This episodic female police force anime ran for a full 14 years with an OVA, 3 seasons, a special series, and other adaptations.
By: Nicole S. Castro on April 14, 2022 at 13:19 PHT
Welcome to 2022! If you just finished the recently concluded comedy anime Police in a Pod starring police academy fresh graduate Mai Kawai and her senior colleague Seiko Fuji, we're here to introduce you to a similar anime series which was already airing in the 1990s: You're Under Arrest!
You're Under Arrest (Japanese: 逮捕しちゃうぞ, Romaji: Taiho Shichauzo) is a Japanese manga series written and illustrated by Kōsuke Fujishima. It was serialized in Kodansha's seinen manga magazines Morning Party Zōkan and Morning from 1986 to 1992. The English translation was licensed by Dark Horse Comics.
The anime series was produced by Studio Deen, first as an original video animation (OVA) with 4 episodes from 1994 to 1995.
It then expanded to an anime TV series, also by Studio Deen, whose first season (with 51 episodes) began airing in 1996. It was then followed by a 21-episode special series in 1999 called You're Under Arrest Special. This was then followed by an animated film (1999), a full season 2 (2001) with 26 episodes, and a season 3 (2007-2008) with 24 episodes.
The franchise also has a game for PlayStation (2001) and a live-action TV drama (2002) totaling 9 episodes.
Plot and Throwback
The series stars two female leads: Natsumi Tsujimoto (CV: Sakiko Tamagawa) and Miyuki Kobayakawa (CV: Akiko Hiramatsu) who both work as policewomen in the fictional Bokuto Police Station located in Sumida, Tokyo.
The majority of the series takes place in the Greater Tokyo Area, where the two leads and their colleagues solve crimes, catch criminals, and get into all sorts of trouble.
The series is largely episodic with Natsumi and Miyuki solving a new case every episode, making it a great comfort show to watch when you want to unwind after a long day without diving into intricate plot.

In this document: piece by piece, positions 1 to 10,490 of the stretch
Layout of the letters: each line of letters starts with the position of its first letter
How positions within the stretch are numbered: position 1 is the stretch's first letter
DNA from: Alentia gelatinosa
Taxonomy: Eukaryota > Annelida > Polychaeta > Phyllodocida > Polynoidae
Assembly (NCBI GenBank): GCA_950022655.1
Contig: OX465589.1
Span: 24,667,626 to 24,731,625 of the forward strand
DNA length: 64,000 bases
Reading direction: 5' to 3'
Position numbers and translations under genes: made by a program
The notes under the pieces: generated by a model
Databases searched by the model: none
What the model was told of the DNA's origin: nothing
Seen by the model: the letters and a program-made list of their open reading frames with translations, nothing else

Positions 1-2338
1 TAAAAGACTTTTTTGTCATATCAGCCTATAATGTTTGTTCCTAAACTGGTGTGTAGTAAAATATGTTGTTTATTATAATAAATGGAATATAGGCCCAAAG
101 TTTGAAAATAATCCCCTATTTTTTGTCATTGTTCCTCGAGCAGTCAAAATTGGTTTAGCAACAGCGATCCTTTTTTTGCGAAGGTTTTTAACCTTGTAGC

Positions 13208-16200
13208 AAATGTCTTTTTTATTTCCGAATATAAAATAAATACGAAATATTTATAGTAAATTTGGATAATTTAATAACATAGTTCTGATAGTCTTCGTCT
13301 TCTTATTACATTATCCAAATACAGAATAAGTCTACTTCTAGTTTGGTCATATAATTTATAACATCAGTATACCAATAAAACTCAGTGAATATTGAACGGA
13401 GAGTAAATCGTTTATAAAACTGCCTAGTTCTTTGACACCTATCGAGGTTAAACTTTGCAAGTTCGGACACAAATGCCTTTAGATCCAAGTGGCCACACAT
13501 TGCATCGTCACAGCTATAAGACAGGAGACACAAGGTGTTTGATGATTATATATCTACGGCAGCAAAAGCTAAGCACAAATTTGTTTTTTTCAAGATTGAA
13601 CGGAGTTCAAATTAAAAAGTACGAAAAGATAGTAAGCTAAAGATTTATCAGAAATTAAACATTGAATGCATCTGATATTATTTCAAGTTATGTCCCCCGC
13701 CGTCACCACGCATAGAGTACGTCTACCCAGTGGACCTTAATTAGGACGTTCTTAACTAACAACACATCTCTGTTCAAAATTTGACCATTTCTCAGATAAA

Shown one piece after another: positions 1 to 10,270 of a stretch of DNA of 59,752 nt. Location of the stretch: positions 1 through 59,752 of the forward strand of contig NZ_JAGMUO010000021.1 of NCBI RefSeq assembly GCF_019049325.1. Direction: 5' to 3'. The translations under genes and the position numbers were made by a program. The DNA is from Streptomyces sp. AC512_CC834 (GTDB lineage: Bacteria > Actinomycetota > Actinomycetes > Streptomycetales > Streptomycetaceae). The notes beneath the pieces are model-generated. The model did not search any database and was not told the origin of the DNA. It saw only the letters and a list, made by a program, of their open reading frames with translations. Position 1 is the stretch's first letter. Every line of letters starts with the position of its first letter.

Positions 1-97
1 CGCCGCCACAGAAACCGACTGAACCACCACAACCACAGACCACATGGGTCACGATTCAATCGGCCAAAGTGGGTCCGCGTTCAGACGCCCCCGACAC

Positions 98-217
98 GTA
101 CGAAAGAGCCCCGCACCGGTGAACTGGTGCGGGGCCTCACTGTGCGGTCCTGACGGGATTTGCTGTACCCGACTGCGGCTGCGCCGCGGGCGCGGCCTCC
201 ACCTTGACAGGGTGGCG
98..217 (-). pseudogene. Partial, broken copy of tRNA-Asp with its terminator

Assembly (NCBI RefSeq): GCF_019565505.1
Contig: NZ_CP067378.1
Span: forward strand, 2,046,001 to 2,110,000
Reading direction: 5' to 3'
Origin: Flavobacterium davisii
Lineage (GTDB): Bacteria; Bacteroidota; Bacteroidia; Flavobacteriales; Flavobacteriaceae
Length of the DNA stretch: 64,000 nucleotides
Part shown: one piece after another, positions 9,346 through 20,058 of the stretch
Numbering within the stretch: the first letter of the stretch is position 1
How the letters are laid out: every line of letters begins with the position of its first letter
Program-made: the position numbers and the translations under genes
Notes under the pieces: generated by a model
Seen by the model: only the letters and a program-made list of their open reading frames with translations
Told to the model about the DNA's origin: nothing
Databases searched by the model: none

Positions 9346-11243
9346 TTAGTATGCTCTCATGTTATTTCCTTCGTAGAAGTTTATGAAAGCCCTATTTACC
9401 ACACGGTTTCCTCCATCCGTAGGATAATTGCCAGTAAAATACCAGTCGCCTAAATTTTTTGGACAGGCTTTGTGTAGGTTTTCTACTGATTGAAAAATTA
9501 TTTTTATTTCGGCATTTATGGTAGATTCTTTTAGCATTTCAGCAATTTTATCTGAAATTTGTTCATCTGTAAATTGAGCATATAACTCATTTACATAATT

As the protagonists, Natsumi and Miyuki are largely the reason why their daily misadventures at Bokuto Station are so interesting. Natsumi is a martial artist with superhuman strength, an outgoing personality, and a propensity for mischief. Meanwhile, Miyuki acts as Natsumi's opposite by being more quiet and polite. She balances out Natsumi by being the main strategist, tech expert, and superb driver while Natsumi goes out chasing the bad guys. As early as the 1990s, the anime industry was already conceptualizing powerful female characters, though they weren't as sensationalized as the male protagonists of your usual shounen anime.
Another interesting character to mention is Aoi Futaba (CV: Rica Matsumoto), who is a transgender woman officer introduced in episode 1, season 1 of the TV anime. She adds comedy to the series with her realistic frustrations of being transgender (e.g. her bra padding falling out, or having her chest accidentally touched during martial arts training). The characters note that Aoi acted a lot more manly back in high school, which is the polar opposite of her now very pronounced femininity. Her work partner is the gossip-loving but intelligent and unusually lucky Yoriko Nikaidou (CV: Etsuko Kozakura).
As mentioned, the anime series is predominantly episodic, so as long as you know who the characters are you'll be able to skip or choose your desired episodes without losing too much context.
The anime series concludes with the Red Phantom arc in season 3 (You're Under Arrest: Full Throttle), wherein Miyuki and cast pursue a gang of street car racers causing trouble. With Daimaru Nakajima (CV: Takeshi Aono) getting injured during the pursuit, Miyuki feels immensely guilty and almost resigns from her job. Fortunately, they were able to arrest Red Phantom in the end.
Whether you watched You're Under Arrest on Japanese TV channels or on AXN (for international viewers), we're pretty sure it was a significant part of your early to mid 2000s. These kinds of long-running anime series aren't as common anymore in the 2020s (and rightfully so because they tend to get monotonous in the absence of major plot turning points), but we're happy and content with what You're Under Arrest gave us when it was airing. It was simple, enjoyable, funny, and cool with the fight scenes. And on a more serious note, it was low-key revolutionary at the time too for such liberal perspectives on gender identity and gender stereotypes.
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NICOLE S. CASTRO
Nicole is based in the Philippines and works as a freelance Japanese Translator/Interpreter and copywriter (English). She is a JLPT N2 passer who watches anime to "study" for N1. She has a long career history on LinkedIn (with primary focus on media and translation), but her anime watchlist is much, much longer.